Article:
The Longest Night
The little girl couldn't sleep, for the night was very long. It wasn't often that night felt like this, because as the darkness began her eyelids would droop and the next sight her eyes would see was the morning sunlight streaming through the window glass. But this night was longer than others. This night was the longest.
She lay in her bed and stared out at it, because of the courage she had within her. She saw the clouds that dampened the moon's light, and felt a shiver as the night seemed to grow colder. But she tipped her head at the clouds and their heavy darkness, and thought that perhaps they were off to a wheat field to grant it rain. At least, she hoped that it was so.
The moon came to full light after the clouds had passed, but its light seemed silver, sharp, and cool. It sent a chill down the little girl's spine. But still she kept vigil, thinking perhaps the moon was feeling especially distant that night. It would return to feeling wonder the next night. At least, she hoped that it was so.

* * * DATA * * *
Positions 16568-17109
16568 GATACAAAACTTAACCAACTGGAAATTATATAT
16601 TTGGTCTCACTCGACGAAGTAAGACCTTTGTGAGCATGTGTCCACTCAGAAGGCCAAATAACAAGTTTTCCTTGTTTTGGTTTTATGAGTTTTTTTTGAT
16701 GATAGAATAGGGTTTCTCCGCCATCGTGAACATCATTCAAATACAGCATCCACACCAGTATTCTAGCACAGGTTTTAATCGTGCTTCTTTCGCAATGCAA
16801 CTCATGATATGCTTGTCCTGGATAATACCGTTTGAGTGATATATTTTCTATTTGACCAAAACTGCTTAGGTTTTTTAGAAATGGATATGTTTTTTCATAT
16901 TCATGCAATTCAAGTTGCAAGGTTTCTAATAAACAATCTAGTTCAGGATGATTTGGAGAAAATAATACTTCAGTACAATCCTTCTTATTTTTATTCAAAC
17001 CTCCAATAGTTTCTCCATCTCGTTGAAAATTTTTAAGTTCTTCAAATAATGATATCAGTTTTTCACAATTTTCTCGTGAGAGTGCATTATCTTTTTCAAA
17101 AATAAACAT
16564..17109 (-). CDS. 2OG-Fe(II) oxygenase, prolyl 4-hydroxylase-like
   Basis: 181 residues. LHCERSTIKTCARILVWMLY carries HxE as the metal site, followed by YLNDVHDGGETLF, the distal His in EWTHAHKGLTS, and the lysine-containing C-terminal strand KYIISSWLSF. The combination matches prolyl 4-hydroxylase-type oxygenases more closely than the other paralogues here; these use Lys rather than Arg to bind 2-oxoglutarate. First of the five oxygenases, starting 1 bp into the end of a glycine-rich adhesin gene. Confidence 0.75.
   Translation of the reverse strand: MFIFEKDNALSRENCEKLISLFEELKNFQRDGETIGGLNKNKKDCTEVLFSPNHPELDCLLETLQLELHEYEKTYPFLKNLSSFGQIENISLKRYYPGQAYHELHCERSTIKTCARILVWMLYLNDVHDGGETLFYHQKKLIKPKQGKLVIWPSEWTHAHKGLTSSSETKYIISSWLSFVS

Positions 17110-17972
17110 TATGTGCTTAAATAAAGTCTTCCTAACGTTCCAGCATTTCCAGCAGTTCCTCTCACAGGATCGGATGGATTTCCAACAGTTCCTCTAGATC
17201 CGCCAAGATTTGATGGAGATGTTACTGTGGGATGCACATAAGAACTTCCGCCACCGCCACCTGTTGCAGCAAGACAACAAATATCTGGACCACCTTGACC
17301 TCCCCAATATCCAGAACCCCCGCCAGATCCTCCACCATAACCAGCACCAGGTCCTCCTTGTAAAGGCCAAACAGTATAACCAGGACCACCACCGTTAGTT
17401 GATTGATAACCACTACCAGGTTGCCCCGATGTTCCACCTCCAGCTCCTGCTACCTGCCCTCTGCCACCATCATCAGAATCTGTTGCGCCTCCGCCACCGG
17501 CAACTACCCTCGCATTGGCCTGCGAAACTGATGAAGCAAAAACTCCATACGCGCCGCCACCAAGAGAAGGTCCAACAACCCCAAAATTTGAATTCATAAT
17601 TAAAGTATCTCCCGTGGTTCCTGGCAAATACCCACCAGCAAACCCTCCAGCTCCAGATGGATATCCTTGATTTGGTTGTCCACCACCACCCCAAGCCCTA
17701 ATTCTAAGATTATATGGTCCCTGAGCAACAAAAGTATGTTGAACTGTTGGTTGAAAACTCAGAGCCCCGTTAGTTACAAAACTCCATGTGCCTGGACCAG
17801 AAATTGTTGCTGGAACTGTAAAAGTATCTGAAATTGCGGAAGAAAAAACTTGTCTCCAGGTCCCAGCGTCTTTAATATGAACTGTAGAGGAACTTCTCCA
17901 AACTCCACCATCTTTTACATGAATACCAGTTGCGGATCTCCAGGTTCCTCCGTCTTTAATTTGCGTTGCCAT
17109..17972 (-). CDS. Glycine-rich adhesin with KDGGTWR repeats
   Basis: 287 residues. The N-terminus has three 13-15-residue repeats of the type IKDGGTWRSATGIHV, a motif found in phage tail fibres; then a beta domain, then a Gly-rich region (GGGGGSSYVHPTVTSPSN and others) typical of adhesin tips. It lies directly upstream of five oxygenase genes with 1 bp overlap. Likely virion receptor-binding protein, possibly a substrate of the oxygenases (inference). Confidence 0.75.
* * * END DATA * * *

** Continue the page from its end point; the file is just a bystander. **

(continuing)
Even moons need to sleep, and in time the sharpness of its glow dipped and faded away. All that was left were the stars, flecks of tiny glitter that were both too much and not enough on this long night. The little girl thought that perhaps the stars were uncomfortable in their own skin on just this night; perhaps this happened to them from time to time. But it couldn't last forever, she thought. No one could be uncomfortable in their own skin forever. At least, she hoped that it was so.
Finally the last star winked out, perhaps to rest and find its peace, and a rosy dawn began.
The little girl crawled to the edge of her bed and placed her hands on the window's ledge, hoping with her whole heart that the sun would come and the long night would end. And so it did. The little girl breathed in the sight with wide eyes. She had known the sun would come. The sun will always come. Even when there has been the longest night.